by Kevin Caruso
September 28, 2008
The most qualified people rarely get political appointments, but the most loyal frequently do, even if they are incompetent.
Take Michael Brown, for example, who became the director of FEMA even though he had no experience with emergency management. He did, however, have extensive experience with horses; he was the judges and stewards commissioner of the International Arabian Horse Association for 13 years.
So how did he get the top job at FEMA?
Answer: political cronyism.
The FEMA cronyism began when George Bush appointed Joe Allbaugh, who was Bush’s campaign director, as director of FEMA shortly after the election. And about the same time, Michael Brown joined FEMA as General Counsel.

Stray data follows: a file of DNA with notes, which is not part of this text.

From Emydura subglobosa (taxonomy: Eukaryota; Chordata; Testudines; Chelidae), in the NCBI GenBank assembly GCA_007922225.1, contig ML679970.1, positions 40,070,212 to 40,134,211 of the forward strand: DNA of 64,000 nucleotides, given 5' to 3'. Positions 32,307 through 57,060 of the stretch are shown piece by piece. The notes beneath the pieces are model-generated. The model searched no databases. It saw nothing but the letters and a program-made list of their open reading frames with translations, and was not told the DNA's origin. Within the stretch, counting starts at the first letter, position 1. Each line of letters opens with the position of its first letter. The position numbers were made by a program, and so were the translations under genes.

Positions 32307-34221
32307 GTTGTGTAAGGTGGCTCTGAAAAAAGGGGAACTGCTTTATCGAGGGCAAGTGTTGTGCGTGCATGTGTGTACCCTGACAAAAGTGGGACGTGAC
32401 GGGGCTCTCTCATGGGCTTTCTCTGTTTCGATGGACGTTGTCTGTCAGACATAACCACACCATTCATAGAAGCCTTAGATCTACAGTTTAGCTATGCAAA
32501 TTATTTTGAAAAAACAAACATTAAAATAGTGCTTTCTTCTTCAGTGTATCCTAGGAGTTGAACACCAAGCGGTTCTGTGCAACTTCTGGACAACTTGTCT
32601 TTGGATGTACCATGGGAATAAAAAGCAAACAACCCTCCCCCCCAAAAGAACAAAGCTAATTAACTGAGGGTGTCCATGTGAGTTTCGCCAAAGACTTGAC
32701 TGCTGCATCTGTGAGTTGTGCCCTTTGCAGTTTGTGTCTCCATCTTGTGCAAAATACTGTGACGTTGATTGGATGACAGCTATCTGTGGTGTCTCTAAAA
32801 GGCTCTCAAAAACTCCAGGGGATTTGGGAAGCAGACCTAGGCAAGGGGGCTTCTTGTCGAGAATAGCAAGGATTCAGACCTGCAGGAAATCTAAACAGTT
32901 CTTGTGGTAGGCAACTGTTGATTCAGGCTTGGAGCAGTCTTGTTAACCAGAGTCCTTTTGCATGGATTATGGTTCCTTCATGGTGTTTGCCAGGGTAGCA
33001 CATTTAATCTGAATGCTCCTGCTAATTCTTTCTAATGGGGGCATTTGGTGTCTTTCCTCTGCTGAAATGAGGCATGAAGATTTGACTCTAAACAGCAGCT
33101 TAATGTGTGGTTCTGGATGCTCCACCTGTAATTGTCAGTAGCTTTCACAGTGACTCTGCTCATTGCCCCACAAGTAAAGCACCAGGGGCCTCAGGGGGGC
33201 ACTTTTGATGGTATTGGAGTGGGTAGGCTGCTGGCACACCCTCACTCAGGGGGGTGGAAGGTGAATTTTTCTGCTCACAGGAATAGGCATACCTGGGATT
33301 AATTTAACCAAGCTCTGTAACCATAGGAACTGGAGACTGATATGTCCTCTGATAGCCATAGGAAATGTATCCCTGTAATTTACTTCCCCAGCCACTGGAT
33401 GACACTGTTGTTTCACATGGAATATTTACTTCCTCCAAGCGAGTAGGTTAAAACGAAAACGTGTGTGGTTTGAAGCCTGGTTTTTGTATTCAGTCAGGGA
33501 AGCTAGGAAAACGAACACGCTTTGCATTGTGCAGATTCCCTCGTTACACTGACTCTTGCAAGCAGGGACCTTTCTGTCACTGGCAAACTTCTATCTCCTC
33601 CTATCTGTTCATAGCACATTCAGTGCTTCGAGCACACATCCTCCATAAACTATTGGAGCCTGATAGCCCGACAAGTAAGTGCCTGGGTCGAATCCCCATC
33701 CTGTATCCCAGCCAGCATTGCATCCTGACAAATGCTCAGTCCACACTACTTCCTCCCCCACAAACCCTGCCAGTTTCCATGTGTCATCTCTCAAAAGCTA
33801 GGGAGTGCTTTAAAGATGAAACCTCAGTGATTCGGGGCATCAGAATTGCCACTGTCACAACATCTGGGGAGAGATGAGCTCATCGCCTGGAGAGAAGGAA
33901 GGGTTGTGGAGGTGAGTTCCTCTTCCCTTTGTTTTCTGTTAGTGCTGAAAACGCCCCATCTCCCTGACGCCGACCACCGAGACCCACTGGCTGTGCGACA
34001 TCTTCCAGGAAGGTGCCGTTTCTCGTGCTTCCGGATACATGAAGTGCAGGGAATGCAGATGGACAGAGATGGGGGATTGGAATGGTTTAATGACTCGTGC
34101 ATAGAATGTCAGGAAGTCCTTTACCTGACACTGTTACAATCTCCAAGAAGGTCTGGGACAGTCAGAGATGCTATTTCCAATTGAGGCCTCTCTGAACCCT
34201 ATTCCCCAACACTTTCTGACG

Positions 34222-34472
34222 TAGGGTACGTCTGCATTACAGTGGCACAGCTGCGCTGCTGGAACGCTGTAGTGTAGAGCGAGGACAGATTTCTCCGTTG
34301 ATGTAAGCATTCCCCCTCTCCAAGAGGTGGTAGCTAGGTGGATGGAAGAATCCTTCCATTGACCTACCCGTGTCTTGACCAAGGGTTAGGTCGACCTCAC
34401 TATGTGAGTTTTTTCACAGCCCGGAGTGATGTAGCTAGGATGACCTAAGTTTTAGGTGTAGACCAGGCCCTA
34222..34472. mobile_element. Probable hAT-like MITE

Allbaugh, who was good friends with Brown, appointed Brown to acting deputy director in September 2001. Bush later formally nominated him as deputy director, and he was soon confirmed by the Senate.
When Allbaugh left FEMA in 2003, Bush nominated Brown for the directorship.
Brown was sworn in as director in April 2003.
So, because of political cronyism, the United States now had an unqualified, incompetent individual leading the Federal Emergency Management Agency.
And that unqualified, incompetent individual – Michael Brown – is in large part responsible for the deplorable response to Hurricane Katrina.